2 Major Tips on How to Pace Your Run for the 2016 TCS New York City Marathon
Posted in: FITNESS
When training for a marathon, you will endure intense workout sessions and months of preparation. Although you may feel ready, the big day can cause a reduction in performance as you feel overwhelmed and anxious. If you go into the marathon with a plan, you are more likely to succeed and reach your goals. Although training and properly fueling your body are essential, you will also need to focus on the best ways to approach the marathon. How will you pace your efforts? Will you go really hard at first, slowing down before speeding up again? It’s good to have a plan, so how should you pace your race?
Tips for Pacing a Marathon
The majority of marathon runners run the second half of the race significantly slower than the first. Generally, this is not an ideal strategy; instead it’s best to pace yourself so you’re running at the same rate throughout the entire marathon. Here are some tips to help you achieve your marathon goals:
Set Time Goals for Yourself
Since marathons differ from short-distance races, it can be challenging to judge the most effective pace. While training be sure to set time goals for yourself so you know where you should be at a given time. Without planning for this, a pace of five seconds faster or slower in the first part of the marathon could make the difference between falling apart and hanging in for the last half of the race.
It’s Okay to Run Slow During the First Portion of the Race
Running slower at the beginning of your race is ideal, as it not only helps you conserve critical energy levels but also allows your body to absorb fluids and fuel. If you start running at a faster pace than your marathon pace, you’ll simply burn significantly more carbohydrates. For the first 12 miles or so, stay at an easy, comfortable pace. If you couldn’t talk comfortably with someone at your beginning pace, you’re more than likely going too fast. There’s nothing wrong with running alongside a slower-paced pack for the first few miles, until you feel you can break away slightly. In fact, this may help you restrict your efforts so you don’t hit a wall later in the race.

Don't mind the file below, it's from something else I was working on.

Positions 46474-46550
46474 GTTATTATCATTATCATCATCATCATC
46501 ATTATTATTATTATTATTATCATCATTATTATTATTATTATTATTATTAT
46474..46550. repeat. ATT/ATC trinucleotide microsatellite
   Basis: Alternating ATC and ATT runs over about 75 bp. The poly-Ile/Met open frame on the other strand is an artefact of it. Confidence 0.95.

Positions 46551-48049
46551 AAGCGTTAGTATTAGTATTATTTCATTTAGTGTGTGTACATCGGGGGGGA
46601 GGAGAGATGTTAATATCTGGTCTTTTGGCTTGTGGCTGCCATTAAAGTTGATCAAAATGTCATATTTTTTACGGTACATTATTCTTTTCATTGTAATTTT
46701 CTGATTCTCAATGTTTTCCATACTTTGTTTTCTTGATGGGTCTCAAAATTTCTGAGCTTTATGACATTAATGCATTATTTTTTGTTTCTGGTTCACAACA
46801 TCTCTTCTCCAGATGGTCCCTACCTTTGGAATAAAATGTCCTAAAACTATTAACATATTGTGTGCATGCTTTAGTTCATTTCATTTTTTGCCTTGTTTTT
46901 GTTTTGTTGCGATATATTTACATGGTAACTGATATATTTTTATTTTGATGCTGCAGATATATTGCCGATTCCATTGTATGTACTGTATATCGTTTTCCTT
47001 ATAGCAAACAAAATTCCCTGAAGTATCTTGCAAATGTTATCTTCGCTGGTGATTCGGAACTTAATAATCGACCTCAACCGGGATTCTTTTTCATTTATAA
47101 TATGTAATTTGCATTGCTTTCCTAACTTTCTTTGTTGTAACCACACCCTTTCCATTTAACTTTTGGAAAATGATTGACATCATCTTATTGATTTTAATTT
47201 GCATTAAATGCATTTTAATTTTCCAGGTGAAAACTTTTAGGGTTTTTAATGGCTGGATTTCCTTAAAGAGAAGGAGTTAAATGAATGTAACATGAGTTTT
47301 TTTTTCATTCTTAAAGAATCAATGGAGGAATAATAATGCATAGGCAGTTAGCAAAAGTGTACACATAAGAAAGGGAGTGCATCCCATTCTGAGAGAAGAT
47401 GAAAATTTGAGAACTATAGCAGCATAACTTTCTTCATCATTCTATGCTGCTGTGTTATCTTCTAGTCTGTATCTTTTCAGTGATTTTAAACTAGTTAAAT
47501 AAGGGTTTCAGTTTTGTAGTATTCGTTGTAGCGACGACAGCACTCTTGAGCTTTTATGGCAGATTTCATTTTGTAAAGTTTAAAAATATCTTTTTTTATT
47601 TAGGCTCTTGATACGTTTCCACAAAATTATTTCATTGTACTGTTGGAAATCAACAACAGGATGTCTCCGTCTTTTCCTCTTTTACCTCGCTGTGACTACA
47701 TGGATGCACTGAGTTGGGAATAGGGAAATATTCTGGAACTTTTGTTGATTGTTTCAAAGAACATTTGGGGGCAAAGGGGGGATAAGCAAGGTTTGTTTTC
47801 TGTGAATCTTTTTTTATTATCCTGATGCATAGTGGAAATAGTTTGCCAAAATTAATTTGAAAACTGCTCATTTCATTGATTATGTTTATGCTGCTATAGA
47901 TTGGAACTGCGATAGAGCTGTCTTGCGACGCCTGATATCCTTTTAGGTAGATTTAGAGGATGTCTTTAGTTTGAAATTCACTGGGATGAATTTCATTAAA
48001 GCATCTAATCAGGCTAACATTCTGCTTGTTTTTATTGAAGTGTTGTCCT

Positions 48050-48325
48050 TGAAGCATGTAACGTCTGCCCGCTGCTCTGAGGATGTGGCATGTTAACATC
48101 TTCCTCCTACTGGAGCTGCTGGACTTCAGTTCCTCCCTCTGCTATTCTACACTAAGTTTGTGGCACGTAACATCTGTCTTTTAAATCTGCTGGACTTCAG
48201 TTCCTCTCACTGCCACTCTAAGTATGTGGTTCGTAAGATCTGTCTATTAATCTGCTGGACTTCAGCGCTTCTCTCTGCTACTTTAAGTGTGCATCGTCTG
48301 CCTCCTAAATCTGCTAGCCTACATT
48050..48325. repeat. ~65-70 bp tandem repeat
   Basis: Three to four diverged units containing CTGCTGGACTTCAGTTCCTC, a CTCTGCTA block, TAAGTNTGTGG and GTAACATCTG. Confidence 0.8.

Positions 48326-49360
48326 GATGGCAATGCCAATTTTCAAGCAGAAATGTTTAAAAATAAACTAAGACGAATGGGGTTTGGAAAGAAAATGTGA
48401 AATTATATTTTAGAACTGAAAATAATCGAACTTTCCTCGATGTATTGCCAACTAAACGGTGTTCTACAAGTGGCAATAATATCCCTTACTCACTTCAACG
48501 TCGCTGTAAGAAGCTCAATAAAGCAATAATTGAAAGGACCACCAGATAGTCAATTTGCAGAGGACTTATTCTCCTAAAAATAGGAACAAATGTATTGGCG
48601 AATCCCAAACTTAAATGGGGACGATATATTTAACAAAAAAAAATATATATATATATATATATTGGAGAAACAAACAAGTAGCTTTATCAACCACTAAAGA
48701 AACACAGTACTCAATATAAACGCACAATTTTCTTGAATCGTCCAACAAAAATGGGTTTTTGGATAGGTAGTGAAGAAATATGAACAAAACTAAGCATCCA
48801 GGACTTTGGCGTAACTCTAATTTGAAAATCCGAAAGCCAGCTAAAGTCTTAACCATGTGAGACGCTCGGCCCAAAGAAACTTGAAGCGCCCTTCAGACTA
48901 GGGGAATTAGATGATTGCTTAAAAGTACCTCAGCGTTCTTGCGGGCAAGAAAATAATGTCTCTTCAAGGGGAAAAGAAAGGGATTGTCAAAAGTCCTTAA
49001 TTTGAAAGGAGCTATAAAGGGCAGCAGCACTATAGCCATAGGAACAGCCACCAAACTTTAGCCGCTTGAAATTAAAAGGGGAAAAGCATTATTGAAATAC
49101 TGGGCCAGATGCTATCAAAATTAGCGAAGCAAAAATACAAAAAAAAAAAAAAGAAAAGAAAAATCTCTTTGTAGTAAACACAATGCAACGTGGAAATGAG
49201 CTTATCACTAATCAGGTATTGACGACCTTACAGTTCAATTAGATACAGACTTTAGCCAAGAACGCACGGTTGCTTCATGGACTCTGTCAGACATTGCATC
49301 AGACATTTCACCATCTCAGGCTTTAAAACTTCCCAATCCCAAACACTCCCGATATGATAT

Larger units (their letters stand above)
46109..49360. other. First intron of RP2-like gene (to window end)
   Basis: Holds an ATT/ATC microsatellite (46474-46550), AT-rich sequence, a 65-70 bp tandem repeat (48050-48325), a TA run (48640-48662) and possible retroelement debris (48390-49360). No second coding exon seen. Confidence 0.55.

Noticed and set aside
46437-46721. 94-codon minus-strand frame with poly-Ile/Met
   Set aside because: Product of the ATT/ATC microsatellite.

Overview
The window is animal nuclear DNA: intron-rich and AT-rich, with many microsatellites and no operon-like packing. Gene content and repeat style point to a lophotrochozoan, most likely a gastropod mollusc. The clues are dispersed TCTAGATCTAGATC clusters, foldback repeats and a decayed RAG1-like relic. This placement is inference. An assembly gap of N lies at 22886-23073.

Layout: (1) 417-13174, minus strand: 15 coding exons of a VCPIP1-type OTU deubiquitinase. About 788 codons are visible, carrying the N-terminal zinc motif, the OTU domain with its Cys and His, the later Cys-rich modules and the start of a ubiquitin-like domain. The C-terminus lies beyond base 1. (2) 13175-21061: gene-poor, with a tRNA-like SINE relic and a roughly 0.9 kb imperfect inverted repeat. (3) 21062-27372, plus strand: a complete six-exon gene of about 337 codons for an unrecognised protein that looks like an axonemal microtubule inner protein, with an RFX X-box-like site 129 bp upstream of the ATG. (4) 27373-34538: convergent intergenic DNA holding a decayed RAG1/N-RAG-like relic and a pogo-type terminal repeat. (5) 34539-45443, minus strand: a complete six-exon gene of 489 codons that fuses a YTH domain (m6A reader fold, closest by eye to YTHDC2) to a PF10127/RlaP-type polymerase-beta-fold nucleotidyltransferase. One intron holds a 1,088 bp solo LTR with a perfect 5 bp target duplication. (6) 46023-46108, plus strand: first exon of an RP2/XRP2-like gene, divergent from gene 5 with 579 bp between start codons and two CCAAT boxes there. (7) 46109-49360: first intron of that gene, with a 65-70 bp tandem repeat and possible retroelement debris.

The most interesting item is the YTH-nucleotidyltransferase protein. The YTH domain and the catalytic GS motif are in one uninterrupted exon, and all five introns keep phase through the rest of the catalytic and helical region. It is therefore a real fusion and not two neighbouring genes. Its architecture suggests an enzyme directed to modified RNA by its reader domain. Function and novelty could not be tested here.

The next 12 miles can be dialled up to a more moderate effort. This is where you’ll pass those who started off far too quickly. Not only will you advance in the race, but you’ll also have a mental boost as you pass some of your competition. For the last two miles, go hard. Although you should crank up the intensity, maintain a controlled and strong finish. You don’t necessarily need to sprint, but this is your time to really focus and give it your all. You’ll most certainly feel it at this point, but you’ll almost have done the race for which you trained so hard. This tends to be the best strategy for those who are running their first marathon, or who haven’t raced in quite some time. If you are a better-trained, more experienced runner, you can more than likely increase the intensity of your efforts in the second and third phases of the marathon. Listen to your body – it will tell you all you need to know.
Images: RunLikeNeverBefore.com, RealBuzz, Sweatshop.co.uk | MYC Writer: Krista HillisSubscribe to UpdatesRelated Articles